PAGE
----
“What is happening now is on a continuum for Venetians, who always live with periodic floods,” said We Are Here Venice executive director Jane Da Mosto. “We’re living with floods that continue to grow, so my concern is that people haven’t really realized that we’re in a climate crisis. We’re already living it. It’s about dealing with it in the future. It is not a question of planning. We need to work out a solution for today.”

The defense of Venice is assigned to the Moses System of Movable Underwater Barriers, a project that cost approximately 6 billion euros (about $7 billion) and which, after decades of cost escalation, delays and a bribery scandal, is still officially is in testing phase.

Following the devastation of the 2019 floods, the government of Rome placed the project under the control of the ministry to complete, and began to activate the barriers when the 1.3 m (4 ft, 3 in) flood occurred last year.

The barriers have been raised 20 times since October 2020, protecting the city from the severe flooding season, but not from the low tide tides that are becoming more frequent.

The Extraordinary Commissioner, Elisabetta Spitz, has stood by the soundness of barriers within the ocean, despite concerns by scientists and experts that climate change could end their usefulness within decades. Spitz said the project has been delayed again until 2023, with another 500 million euros ($580 million) in spending for “improvements”, which would ensure its long-term efficiency.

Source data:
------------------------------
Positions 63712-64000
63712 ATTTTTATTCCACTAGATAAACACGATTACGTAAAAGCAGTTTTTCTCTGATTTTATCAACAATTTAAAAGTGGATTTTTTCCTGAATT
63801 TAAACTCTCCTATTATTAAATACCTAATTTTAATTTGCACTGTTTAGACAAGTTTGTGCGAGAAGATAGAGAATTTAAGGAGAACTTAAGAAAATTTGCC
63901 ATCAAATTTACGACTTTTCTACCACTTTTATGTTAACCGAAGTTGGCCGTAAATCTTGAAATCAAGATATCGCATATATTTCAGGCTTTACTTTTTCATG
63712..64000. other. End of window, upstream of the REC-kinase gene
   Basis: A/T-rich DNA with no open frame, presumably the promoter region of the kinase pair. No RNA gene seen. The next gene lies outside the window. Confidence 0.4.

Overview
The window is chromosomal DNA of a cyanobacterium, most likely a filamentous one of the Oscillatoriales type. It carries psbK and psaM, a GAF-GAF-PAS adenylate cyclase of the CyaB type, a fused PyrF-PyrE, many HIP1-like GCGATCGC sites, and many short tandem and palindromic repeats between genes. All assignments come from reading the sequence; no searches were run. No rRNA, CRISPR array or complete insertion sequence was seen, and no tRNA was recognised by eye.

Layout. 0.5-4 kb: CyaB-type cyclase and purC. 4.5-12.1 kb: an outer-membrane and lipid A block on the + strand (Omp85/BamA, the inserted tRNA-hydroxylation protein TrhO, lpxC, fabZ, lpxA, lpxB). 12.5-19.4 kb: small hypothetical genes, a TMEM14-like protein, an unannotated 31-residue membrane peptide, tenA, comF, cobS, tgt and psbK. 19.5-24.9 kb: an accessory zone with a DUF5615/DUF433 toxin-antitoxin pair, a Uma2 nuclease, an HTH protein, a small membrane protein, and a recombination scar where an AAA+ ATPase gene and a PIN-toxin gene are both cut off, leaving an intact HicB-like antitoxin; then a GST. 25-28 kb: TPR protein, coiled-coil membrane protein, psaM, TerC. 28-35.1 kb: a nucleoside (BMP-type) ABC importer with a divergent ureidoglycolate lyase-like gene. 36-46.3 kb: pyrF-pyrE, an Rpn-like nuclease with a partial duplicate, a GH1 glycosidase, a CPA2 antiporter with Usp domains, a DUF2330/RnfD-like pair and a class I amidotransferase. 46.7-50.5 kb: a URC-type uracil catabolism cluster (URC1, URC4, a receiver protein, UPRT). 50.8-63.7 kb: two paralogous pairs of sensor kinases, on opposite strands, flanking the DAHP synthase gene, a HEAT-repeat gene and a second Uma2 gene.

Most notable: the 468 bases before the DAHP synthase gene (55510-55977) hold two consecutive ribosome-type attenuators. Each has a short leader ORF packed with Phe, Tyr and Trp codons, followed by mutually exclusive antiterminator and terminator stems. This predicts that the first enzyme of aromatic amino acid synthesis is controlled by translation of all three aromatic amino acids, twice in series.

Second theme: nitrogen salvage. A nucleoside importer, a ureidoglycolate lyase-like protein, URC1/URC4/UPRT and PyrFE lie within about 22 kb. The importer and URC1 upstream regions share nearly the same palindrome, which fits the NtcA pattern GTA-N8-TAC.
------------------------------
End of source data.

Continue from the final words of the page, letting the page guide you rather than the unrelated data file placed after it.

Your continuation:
“We can say that Musa has an effective life of 100 years, taking into account the necessary maintenance and interventions,” Spitz said.

Paolo Velmo, an engineer who wrote the expert report on the project, explains that sea level rise was estimated at 22 centimeters (8 in) when Moses was first proposed 30 years ago, according to UN scientists. was far below. ‘ The current worse situation of 80 centimeters.

“It puts Moses out of contention,” she said.

According to current plans, the Mosaic barriers to a 1.1 m (3 ft, 7 in) floodplain would not be raised until the project was finalized. This exposes St. Mark’s.

Tesserin is overseeing work to protect the basilica by installing a glass wall around its base, which will eventually prevent water from the swampy lagoon from seeping in, where it collects salts that form on marble columns, walls, and walls. climbs and eats stone mosaics. The project, being interrupted by high tide, was due to be finished by Christmas. Now Tesserin says they will be lucky to have it finished by Easter.

Regular high tides elicit a banging response from Venetians, who are accustomed to having rubber boots around at every flood warning, and delight from tourists, who are fascinated by the golden mosaics of St. Mark and the domes reflected in the rising waters. become. But businesses increasingly find themselves on the ground along St. Mark’s Square…